The Neighborhood Watch understands that in order to survive on the streets one must focus on the present, not the past or the future. Everyone brings a past to the streets. Lazarus’s tattoos are evidence of his prison stint. Elias is not scared of him since he faced gunfire against the South African Defence Forces. Because of hunger or need for food on the streets, they have no time to think about the past. Elias shares some street smartness with Lazarus. He says the streets has no future, there is only today. “Today you need food. Today you need shelter. Today you need to take care of today”. On Fridays and Saturdays, the crew avoids the streets and retreats safely to Headquarters. They do this to avoid clashing with patrolling police. Silas wants to leave but is forbidden from taking Martin with him. Elias and Lazarus mock the fools who sit on the roadside in Klein Windhoek and Eros waiting to paint a room, fix a window, install a sink or lay some tiles because they are too proud to forage for food. They end up going home hungry. Martin thinks that sometimes those “fools” can get a job and maybe things will be better. Elias insists that “maybe is tomorrow” and there is only today. On the street one needs to focus on the present to survive. “Every day is today.”A SILENT SONG AND OTHER STORIES ESSAY QUESTIONS AND ANSWERS

Elias and Lazarus share what they have learned on the streets with the rest of the crew including how they decided to change tack. The crew learned that you cannot survive by being around people trying to survive. When foraging in the poor neighbourhoods, you only get what they don’t need to survive. The Neighbourhood Watch realise that poor people only throw away garbage which is disgusting and babies which are useless. In the poor neighborhoods you had to be ready to find shit: old food, used condoms, women’s things with blood, and broken things. When looking for newspapers to light a fire once, Elias and Lazarus was shocked when they found a dead baby. They knew it was time to upgrade. They only went there because they needed to survive. To survive you go everywhere and do everything. You cannot be picky. But now they know that they should upgrade and go to places where people have enough to throw away. Neighbourhoods with white people and black people trying to be white people have such people. They finally get smart and decide to move away from poor people who have nothing to throw away by themselves.A SILENT SONG AND OTHER STORIES ESSAY QUESTIONS AND ANSWERS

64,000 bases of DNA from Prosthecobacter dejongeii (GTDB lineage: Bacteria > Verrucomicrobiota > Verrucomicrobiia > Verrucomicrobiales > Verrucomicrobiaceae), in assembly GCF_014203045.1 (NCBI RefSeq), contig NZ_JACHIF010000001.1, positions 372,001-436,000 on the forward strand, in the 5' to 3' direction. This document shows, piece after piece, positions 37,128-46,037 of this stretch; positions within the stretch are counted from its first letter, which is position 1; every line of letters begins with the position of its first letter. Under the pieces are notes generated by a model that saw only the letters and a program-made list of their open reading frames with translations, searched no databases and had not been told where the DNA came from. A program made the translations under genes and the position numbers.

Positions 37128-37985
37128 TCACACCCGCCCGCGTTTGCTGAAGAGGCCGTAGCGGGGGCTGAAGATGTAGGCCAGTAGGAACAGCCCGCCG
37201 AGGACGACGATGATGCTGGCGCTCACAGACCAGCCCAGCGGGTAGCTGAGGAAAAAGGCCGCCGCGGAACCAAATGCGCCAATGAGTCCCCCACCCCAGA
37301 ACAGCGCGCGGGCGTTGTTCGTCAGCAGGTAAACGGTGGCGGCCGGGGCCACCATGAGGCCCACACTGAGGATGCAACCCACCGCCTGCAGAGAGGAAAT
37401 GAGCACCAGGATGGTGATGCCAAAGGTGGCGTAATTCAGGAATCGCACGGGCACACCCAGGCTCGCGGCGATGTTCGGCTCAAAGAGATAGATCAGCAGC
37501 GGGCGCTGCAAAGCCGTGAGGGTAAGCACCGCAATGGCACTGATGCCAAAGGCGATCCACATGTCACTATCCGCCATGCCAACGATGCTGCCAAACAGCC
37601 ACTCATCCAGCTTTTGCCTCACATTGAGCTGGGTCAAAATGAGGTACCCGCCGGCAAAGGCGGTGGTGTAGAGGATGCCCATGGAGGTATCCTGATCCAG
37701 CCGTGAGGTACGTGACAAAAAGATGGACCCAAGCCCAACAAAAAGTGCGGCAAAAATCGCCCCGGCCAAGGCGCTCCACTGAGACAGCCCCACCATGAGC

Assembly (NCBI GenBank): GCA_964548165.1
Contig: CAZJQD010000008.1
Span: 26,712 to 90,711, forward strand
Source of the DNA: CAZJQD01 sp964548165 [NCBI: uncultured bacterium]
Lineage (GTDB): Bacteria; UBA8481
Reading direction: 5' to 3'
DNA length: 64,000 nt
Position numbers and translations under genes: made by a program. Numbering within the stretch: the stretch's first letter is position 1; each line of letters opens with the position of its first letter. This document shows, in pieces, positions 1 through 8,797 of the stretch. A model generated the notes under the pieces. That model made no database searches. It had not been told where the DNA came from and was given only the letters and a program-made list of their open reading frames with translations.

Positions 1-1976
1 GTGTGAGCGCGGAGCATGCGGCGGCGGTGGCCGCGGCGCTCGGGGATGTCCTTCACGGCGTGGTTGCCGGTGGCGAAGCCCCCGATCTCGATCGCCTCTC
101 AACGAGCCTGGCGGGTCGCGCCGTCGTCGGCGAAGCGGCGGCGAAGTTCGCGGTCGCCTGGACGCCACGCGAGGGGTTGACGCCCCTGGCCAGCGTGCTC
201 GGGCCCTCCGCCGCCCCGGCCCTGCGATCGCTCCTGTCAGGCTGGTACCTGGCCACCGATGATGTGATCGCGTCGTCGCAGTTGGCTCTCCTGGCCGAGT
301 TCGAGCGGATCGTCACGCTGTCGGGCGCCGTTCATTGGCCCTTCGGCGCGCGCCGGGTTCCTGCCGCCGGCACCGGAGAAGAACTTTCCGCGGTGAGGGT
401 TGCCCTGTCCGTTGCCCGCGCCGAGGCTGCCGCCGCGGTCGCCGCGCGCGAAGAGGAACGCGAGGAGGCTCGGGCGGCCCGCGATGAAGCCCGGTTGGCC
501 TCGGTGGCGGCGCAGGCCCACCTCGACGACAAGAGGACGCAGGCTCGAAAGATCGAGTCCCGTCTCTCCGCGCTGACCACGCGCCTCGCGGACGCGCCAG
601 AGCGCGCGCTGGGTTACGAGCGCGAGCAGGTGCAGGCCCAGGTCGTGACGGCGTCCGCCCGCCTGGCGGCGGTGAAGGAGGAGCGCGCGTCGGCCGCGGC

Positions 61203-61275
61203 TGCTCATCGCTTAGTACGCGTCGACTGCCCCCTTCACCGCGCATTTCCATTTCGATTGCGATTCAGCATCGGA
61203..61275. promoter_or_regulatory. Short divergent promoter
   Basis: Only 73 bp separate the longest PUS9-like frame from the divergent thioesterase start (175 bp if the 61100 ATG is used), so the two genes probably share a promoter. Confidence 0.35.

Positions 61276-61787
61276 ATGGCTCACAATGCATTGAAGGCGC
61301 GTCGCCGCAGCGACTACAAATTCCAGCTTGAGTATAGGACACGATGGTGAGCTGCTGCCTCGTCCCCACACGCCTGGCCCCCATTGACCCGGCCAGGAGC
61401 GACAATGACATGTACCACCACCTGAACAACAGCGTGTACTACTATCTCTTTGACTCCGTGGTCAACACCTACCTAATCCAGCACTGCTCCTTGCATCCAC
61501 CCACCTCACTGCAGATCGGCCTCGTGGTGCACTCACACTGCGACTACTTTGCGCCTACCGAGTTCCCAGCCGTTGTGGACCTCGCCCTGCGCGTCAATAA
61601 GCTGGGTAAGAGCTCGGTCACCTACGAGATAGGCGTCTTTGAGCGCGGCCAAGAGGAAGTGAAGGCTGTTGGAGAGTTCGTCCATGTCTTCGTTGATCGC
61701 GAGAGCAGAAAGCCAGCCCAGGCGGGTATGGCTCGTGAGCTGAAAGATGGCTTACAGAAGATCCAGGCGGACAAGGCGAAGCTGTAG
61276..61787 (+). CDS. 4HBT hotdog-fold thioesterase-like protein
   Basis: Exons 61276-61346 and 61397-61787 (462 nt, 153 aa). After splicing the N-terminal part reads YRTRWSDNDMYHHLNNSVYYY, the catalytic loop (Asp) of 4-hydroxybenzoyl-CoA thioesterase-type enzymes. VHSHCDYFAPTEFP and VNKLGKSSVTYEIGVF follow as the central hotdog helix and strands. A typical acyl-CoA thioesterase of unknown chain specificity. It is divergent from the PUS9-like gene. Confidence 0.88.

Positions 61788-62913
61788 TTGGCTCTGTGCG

Lastly the Neighbourhood Watch is wise enough to know that there are some neighbourhoods you have to avoid. They avoid Khomsadal which is overcrowded and people drink too much there. They lost their friend Amos there due to his pride end alcohol. He used to curse people, use ugly swear words and always refused to apologize. He was then stabbed to death. The Neighbourhood Watch knows that on the streets are dead bodies bad. Police would roughly demand explanations from witnesses. They used baton bashes, frustrating paperwork and throwing innocent people in holding cells. When Amos, died everyone including Elias and Lazarus knew they had to run away. They were also wise enough to stick to the initial story that they had nothing to do with the murder when the police caught up with them. They were beaten, bruised, bleeding, with swollen eyes broken ribs and injured limbs but that was better than losing life. They are smart enough to completely avoid Khomsadal.

In conclusion, difficult experiences make people wise enough to cope and survive. Acuity is essential for survival.